Dietary supplement use in fighting COVID-19 infection


dietary supplements,

How to Cite

RUSU, R. (2021) “Dietary supplement use in fighting COVID-19 infection ”, One Health & Risk Management , 2(4S), p. 42. Available at: (Accessed: 14April2024).


Introduction.  Since the outbreak of the SARS-CoV-2 pandemic in 2020, the emphasis has been on the benefits of some dietary supplements (DS) such as vitamins and minerals supplements to prevent and treat COVID-19. At present, there is no effective antiviral therapy confirmed and symptomatic supportive intervention is still the main prevention in complications. There has been a previous suggestion that there is a role for some dietary supplementation to prevent the severity of the COVID-19 and to enhance the immune system.

An optimal functioning of the immune system is closely linked to an adequate supply of micro and macronutrients to the body, while severe deficiencies of these, may lead to weakened immune responses and vulnerability to diseases. In the last period, there has been a significant increase in sales of DS such as vitamin C, D, Omega-3, Zinc etc. Given that there is currently no specific treatment for coronavirus infection, the administration of DS may be considered harmless.

Material and methods. A bibliographic review was performed, using bibliographic and literature database platforms such as Medline, PubMed, ClinicalTrials, Google Scholar, as well as the keyword „dietary supplements COVID-19” in identifying the evidence of the potential positive effect and administrated doses of some DS in prevention and treatment of SARS-CoV-2.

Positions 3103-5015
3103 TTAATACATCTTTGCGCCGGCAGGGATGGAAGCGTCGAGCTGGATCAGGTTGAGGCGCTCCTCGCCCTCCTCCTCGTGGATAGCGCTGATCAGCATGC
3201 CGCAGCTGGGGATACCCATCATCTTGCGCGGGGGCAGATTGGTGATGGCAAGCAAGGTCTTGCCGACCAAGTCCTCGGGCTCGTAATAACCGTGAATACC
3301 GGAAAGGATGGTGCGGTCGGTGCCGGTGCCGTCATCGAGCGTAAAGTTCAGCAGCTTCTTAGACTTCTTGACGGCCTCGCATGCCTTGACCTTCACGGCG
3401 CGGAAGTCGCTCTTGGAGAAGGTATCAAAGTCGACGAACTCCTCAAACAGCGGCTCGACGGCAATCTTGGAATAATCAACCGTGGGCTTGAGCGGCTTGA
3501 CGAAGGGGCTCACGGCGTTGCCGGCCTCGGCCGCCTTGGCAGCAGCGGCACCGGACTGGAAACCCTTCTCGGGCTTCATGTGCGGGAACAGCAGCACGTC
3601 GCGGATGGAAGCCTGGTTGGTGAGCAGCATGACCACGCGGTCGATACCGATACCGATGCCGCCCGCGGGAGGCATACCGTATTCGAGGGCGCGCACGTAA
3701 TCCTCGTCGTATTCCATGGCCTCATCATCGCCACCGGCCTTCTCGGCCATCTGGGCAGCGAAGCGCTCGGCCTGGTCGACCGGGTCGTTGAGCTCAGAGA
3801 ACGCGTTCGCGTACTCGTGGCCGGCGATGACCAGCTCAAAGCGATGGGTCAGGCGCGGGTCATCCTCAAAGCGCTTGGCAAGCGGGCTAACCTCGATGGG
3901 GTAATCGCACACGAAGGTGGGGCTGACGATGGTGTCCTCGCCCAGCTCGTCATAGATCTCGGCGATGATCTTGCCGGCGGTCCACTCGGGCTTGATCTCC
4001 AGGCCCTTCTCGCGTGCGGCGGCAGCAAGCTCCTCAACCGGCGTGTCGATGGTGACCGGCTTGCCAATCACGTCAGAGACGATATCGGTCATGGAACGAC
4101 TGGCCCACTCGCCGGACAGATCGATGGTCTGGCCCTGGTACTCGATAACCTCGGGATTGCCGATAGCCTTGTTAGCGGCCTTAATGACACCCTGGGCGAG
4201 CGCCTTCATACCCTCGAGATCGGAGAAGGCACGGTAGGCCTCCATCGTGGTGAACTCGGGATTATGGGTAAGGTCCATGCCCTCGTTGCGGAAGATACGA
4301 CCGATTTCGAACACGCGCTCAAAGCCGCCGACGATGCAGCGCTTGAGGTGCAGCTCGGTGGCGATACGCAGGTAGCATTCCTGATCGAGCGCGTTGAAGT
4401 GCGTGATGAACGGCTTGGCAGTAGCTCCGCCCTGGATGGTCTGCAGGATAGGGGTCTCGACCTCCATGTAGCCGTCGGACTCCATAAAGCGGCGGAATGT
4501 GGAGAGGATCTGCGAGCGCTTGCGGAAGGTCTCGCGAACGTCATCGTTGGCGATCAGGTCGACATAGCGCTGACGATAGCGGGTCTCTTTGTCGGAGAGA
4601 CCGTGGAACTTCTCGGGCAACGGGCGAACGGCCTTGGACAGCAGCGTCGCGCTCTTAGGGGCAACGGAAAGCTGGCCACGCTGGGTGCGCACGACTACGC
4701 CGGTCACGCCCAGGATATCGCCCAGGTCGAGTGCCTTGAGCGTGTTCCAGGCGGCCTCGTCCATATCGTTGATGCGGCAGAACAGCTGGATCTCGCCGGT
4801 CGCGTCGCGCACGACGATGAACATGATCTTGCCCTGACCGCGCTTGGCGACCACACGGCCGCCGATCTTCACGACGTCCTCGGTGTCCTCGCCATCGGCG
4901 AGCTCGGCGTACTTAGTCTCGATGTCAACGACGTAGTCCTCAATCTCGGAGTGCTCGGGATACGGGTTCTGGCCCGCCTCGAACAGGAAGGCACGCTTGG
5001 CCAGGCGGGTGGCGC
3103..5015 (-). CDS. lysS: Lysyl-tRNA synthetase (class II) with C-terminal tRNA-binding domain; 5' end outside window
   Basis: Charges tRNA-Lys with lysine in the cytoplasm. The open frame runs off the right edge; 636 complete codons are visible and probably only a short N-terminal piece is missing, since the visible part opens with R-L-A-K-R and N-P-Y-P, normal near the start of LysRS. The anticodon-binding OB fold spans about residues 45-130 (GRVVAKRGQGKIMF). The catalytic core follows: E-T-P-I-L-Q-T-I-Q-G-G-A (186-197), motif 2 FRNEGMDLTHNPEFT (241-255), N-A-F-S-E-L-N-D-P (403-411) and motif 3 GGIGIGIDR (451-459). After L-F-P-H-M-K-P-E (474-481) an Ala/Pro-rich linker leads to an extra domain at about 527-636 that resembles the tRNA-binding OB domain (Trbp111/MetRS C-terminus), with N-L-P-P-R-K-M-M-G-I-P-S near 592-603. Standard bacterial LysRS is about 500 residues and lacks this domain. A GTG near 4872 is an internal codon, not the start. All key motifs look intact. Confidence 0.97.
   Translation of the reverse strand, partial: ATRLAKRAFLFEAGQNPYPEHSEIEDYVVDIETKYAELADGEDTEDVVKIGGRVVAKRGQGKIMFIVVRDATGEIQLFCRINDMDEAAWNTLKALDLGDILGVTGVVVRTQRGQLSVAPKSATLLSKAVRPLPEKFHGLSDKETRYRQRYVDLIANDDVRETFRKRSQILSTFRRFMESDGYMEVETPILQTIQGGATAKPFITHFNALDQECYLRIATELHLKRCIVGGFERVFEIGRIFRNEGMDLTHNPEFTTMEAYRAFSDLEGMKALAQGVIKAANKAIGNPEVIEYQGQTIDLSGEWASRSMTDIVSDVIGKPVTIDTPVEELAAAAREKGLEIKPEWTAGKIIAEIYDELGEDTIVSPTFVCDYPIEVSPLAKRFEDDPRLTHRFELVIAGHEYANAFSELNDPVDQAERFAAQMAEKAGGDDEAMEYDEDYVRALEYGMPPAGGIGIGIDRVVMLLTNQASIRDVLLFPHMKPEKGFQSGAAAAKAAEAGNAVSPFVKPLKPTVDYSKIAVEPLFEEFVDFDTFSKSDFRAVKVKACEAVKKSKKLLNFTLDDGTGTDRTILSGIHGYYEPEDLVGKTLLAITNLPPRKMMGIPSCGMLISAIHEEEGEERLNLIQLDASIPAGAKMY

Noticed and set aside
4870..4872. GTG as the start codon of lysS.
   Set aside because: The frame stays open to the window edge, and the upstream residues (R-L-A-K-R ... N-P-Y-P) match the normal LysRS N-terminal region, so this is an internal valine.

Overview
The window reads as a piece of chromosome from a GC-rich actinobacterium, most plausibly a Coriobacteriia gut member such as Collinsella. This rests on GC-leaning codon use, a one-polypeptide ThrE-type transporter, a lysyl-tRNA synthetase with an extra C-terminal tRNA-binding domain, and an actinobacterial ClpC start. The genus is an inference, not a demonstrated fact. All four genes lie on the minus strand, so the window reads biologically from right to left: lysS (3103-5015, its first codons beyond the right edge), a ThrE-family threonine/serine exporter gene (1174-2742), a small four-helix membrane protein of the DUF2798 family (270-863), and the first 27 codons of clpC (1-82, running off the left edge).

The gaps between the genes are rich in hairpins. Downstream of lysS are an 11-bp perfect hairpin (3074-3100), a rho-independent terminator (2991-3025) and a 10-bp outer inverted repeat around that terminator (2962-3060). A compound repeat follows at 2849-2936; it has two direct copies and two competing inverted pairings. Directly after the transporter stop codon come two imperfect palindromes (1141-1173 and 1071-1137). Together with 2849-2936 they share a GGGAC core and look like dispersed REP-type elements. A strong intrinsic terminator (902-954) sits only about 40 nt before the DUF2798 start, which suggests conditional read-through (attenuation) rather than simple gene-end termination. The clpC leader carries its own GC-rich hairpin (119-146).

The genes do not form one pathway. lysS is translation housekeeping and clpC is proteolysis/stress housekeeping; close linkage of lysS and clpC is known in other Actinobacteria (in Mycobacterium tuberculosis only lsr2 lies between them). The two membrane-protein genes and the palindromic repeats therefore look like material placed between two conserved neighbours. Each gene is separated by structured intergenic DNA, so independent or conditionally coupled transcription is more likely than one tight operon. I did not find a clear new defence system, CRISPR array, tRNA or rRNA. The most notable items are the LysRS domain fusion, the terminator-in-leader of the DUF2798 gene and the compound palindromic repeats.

Results. According to some available evidence, the intake of 50,000 IU/month of vitamin D, 1 to 2 g/day of vitamin C, and 50 mg/day of zinc supplementation showed positive results in CRP. COVID-19 patients demonstrated zinc deficiency and inhibitory role of zinc in replication of the SARS-CoV virus, while 2,2 g/day (at least recommended) Omega-3 (α-linolenic acid) supplementation improved the levels of several parameters of respiratory and renal function in critically ill patients.

An observational study from UK, USA and Sweden found that DS consumption, such as probiotics, Omega-3, multivitamins and vitamin D has been associated with a lower risk of SARS-CoV-2 infection. The data analysis such as age, sex and weight showed that probiotics, Omega-3, multivitamins and vitamin D provide protection especially in women, regardless of age or weight, however it is not as clearly observed in men.

Conclusions. DS may help maintain a healthy immune system, but it is not known whether specific DS may be associated with a lower risk of infection with the novel coronavirus. The role of vitamins C, D, Omega-3 and Zinc in boosting the immune system against COVID-19 is still being studied.

On the other hand, available studies show that the potential effect on the prevention and treatment of COVID-19 by administering DS could be achieved at high doses, which would otherwise raise questions regarding the reasonableness of the „regular” DS administration for treatment and prevention purposes, taking into account that DS regulations stipulate a daily recommended/maximal dose being in some cases up to 10 times lower to achieve the declared prophylactic or therapeutic effect.

Nevertheless, the role of the physician is essential in administering proper treatment and doses of DS appropriate to the patient’s medical condition.


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